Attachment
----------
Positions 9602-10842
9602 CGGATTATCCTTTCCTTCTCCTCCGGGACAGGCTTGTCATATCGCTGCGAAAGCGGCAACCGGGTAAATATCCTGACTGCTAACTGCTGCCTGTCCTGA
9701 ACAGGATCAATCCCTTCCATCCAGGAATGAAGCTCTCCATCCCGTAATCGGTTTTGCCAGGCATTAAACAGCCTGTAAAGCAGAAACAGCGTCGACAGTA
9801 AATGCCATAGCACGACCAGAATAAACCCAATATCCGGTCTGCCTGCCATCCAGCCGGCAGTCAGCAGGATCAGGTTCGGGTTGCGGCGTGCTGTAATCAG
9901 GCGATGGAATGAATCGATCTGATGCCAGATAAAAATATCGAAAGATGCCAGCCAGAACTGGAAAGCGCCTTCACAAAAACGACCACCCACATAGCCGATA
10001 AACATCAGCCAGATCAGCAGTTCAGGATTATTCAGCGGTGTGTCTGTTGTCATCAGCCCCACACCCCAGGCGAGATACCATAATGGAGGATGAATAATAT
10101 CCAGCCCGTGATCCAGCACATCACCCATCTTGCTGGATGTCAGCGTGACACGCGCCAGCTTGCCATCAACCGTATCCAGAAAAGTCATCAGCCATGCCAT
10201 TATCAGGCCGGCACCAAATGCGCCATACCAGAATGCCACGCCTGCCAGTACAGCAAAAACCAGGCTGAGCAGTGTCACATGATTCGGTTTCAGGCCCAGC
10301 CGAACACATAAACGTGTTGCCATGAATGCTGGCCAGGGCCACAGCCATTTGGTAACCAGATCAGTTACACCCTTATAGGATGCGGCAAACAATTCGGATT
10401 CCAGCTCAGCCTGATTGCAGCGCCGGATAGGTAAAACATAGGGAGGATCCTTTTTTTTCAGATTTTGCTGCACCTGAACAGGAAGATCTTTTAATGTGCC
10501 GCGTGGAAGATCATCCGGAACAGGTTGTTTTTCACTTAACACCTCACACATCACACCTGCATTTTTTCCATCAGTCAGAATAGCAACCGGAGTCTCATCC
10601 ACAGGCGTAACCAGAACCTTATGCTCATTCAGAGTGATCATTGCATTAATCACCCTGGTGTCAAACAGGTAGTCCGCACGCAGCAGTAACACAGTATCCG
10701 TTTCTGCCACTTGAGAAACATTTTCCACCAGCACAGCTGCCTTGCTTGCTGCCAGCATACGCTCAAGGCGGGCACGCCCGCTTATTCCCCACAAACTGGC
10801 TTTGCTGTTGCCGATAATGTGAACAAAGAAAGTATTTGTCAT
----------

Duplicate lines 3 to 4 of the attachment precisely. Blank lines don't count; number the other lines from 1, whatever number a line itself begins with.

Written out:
9701 ACAGGATCAATCCCTTCCATCCAGGAATGAAGCTCTCCATCCCGTAATCGGTTTTGCCAGGCATTAAACAGCCTGTAAAGCAGAAACAGCGTCGACAGTA
9801 AATGCCATAGCACGACCAGAATAAACCCAATATCCGGTCTGCCTGCCATCCAGCCGGCAGTCAGCAGGATCAGGTTCGGGTTGCGGCGTGCTGTAATCAG